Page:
in newer Mozilla versions and your code may stop working.
</p>
</div>
<p>In order to read textual data, you need to know which <b><a href="en/Character_encoding">character encoding</a></b> the
data is in. Files and network sockets contain bytes, not characters - to give
these bytes a meaning, you need to know the character encoding.
</p>
<h3 name="Determining_the_character_encoding_of_data"> Determining the character encoding of data </h3>
<p>If you have a network channel (<a href="en/NsIChannel">nsIChannel</a>), you can try the contentCharset
property of it. Note that not all channels know the character encoding of the data.
You can fallback to the default character encoding stored in preferences (<code>intl.charset.default</code>, a string value)
</p><p>When reading from a file, the question is harder to answer. Using the system
character encoding may work (XXX insert text how to get it), or again the default character encoding from preferences.
</p>
<h3 name="Reading_strings"> Reading strings </h3>
<p>Starting with Gecko 1.8 (SeaMonkey 1.0, Firefox 1.1), you can use
<code>nsIConverterInputStream</code> to read strings from a stream. This work is done
in <a class="external" href="https://bugzilla.mozilla.org/show_bug.cgi?id=295047">bug 295047</a>.
</p><p>Usage:
</p>
<pre class="eval">var charset = /* Need to find out what the character encoding is. Using UTF-8 for this example: */ "UTF-8";
var is = Components.classes["@mozilla.org/intl/converter-input-stream;1"]
                   .createInstance(Components.interfaces.nsIConverterInputStream);
is.init(fis, charset, 1024, true);
</pre>
<p>Now you can read string from <code>is</code>:
</p>
<pre class="eval">var str = {};
var numChars = is.readString(4096, str);
if (numChars != 0 /* EOF */)
  var read_string = str.value;
</pre>
<p>To read the entire stream and do something with the data:
</p>
<pre class="eval">var str = {};
while (is.readString(4096, str) != 0) {
  processData(str.value);
}
</pre>
<p>Don't forget to close the stream when you're done with it (<code>is.close()</code>). Not doing so can cause problems if you try to rename or delete the file at a later time on some platforms.
</p><p>Note that you may get less characters than you asked for, especially (but not only) at the end of the file (stream).
</p>
<h4 name="Unsupported_byte_sequences"> Unsupported byte sequences </h4>
<p>Byte sequences that do not correspond to a valid character will get replaced by U+FFFD REPLACEMENT CHARACTER, if the last argument to init is true. Otherwise, <code>readString</code> will return an error when reaching the unsupported byte.
</p>
<h3 name="Reading_Lines"> Reading Lines </h3>
<p>There is not currently an easy, general way to read a unicode line from a stream.
</p><p>For the limited use case of reading lines from a local file, the following code works.
<b>This code will not work for character encodings that contain embedded nulls</b> such as UTF-16 and UTF-32
</p>
<pre class="eval">// First, get and initialize the converter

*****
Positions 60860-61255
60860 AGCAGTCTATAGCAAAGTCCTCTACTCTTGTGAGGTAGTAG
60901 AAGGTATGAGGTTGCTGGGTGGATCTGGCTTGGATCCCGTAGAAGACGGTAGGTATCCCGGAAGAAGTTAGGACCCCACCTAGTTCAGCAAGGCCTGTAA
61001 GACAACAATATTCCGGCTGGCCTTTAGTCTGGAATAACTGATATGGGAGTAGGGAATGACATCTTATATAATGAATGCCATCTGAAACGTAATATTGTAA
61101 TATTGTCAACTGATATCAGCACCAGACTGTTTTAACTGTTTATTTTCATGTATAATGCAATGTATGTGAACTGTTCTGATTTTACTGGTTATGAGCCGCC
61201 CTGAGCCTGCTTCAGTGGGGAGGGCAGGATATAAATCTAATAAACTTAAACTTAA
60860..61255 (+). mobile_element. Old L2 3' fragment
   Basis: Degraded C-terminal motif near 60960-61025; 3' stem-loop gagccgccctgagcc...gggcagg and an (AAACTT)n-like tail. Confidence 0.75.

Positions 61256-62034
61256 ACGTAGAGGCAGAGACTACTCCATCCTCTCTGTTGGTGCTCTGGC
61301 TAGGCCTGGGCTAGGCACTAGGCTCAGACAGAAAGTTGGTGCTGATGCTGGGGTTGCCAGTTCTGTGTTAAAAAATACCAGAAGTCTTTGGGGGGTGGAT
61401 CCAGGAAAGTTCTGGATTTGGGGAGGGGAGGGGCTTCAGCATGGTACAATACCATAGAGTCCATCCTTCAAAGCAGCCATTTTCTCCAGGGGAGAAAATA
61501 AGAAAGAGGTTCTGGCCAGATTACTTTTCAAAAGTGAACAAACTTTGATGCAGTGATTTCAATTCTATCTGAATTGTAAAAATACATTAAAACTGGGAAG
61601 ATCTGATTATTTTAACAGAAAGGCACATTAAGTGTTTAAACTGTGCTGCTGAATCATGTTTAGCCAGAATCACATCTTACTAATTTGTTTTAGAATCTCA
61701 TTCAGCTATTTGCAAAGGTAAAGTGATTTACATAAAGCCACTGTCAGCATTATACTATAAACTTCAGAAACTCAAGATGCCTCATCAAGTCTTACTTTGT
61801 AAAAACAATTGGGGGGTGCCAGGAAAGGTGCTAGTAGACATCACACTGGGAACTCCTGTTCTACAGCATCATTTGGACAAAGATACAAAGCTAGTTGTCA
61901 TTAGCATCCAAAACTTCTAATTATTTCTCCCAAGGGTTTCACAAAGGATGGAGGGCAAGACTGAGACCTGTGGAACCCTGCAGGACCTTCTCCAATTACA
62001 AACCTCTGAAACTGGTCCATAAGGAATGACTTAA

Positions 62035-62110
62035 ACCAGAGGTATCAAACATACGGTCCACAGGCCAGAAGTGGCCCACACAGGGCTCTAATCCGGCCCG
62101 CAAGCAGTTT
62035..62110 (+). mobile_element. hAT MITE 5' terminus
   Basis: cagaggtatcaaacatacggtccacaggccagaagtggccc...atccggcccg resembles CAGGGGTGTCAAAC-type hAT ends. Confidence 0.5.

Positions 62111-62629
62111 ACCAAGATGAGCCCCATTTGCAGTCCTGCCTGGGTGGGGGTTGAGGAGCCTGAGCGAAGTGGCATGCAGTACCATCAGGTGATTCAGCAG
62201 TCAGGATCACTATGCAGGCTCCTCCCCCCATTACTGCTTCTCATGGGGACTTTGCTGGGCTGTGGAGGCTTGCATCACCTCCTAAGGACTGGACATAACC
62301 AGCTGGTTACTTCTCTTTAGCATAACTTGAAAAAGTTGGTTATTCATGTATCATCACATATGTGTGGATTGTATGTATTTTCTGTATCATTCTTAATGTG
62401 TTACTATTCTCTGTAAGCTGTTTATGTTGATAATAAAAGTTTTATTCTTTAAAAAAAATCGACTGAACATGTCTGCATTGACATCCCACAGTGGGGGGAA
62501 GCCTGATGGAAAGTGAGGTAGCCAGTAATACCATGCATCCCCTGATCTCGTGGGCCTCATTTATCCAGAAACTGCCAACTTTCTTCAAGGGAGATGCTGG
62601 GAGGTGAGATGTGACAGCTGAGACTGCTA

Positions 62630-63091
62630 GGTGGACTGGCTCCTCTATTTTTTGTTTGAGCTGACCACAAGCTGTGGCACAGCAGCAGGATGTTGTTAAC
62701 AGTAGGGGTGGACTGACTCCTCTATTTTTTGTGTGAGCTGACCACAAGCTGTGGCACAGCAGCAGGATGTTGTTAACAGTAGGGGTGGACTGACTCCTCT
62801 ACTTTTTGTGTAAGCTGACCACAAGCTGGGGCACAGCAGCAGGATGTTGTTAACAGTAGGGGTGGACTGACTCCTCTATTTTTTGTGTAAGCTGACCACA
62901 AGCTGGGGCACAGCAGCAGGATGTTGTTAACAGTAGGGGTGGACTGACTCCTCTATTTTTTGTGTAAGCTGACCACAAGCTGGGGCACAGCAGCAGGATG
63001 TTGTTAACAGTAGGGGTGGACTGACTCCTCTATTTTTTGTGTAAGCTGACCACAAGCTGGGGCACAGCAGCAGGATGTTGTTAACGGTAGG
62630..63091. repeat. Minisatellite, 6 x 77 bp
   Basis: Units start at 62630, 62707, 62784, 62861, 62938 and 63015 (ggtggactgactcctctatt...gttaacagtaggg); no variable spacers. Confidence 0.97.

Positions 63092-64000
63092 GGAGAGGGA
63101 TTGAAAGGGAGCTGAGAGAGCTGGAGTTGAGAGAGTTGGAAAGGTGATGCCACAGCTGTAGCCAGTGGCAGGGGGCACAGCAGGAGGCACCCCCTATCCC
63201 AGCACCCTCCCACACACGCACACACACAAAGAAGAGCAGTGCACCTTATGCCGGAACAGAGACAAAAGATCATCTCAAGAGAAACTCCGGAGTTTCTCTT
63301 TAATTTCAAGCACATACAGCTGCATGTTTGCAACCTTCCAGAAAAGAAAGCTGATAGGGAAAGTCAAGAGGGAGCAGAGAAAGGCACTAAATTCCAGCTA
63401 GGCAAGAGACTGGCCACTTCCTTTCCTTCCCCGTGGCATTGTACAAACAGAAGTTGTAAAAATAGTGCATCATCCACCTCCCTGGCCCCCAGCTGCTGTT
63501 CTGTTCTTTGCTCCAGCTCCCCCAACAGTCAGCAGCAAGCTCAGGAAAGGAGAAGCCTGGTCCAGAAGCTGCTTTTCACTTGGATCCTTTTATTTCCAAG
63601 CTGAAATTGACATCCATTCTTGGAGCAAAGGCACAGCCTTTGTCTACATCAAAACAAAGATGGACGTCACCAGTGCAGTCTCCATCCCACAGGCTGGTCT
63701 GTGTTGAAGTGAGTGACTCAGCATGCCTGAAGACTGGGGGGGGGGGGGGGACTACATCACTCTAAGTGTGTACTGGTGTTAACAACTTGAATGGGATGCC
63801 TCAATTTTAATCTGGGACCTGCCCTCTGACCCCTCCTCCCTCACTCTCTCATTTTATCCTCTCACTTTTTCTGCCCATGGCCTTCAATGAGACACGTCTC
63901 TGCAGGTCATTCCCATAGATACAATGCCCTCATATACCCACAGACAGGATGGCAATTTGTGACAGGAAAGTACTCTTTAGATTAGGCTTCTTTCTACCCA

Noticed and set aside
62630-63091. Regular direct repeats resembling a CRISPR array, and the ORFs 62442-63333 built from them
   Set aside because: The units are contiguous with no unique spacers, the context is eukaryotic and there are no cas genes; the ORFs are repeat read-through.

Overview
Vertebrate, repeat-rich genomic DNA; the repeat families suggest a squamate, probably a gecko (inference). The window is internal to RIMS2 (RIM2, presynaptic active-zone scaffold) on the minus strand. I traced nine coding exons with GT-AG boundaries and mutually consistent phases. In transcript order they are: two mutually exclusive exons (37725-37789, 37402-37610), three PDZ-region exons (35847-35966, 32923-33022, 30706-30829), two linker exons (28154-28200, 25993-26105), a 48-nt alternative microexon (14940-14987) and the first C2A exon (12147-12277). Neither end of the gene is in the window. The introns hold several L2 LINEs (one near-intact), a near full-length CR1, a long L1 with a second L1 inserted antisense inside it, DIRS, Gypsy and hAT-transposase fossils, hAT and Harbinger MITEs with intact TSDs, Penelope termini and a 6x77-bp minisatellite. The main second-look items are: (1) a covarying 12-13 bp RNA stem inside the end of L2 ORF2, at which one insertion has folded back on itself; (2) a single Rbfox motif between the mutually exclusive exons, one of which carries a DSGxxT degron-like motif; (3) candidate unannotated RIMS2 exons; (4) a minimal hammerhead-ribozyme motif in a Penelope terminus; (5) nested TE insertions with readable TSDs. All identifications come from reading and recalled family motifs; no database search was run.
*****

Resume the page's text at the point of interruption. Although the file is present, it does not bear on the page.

var converter = Components.classes["@mozilla.org/intl/scriptableunicodeconverter"]
                          .createInstance(Components.interfaces.nsIScriptableUnicodeConverter);
converter.charset = /* The character encoding you want, using UTF-8 here */ "UTF-8";

// This assumes that 'file' is a variable that contains the file you want to read, as an nsIFile
var fis = Components.classes["@mozilla.org/network/file-input-stream;1"]
                    .createInstance(Components.interfaces.nsIFileInputStream);
fis.init(file, -1, -1, 0);

var lis = fis.QueryInterface(Components.interfaces.nsILineInputStream);
var lineData = {};
var cont;
do {
  cont = lis.readLine(lineData);
  var line = converter.ConvertToUnicode(lineData.value);

  // Now you can do something with line

} while (cont);
fis.close();
</pre>
<h3 name="Earlier_versions"> Earlier versions </h3>
<p>Earlier versions of gecko do not provide easy ways to read unicode data from a stream.
You will have to manually read a block of data and convert it using nsIScriptableUnicodeConverter.
</p><p>For example:
</p>
<pre class="eval"> // First, get and initialize the converter
 var converter = Components.classes["@mozilla.org/intl/scriptableunicodeconverter"]
                           .createInstance(Components.interfaces.nsIScriptableUnicodeConverter);
 converter.charset = /* The character encoding you want, using UTF-8 here */ "UTF-8";
</pre>
<pre class="eval">// Now, read from the stream
// This assumes istream is the stream you want to read from
var scriptableStream = Components.classes["@mozilla.org/scriptableinputstream;1"]
                                 .createInstance(Components.interfaces.nsIScriptableInputStream);
scriptableStream.init(istream);
var chunk = scriptableStream.read(4096);
var text = converter.ConvertToUnicode(chunk);
</pre>
<p>However, you must be aware that this method <b>will not work</b> for character encodings that have embedded null bytes, such as UTF-16 or UTF-32.
</p>
<h2 name="See_also"> See also </h2>
<p><a href="en/Writing_textual_data">Writing textual data</a>
</p>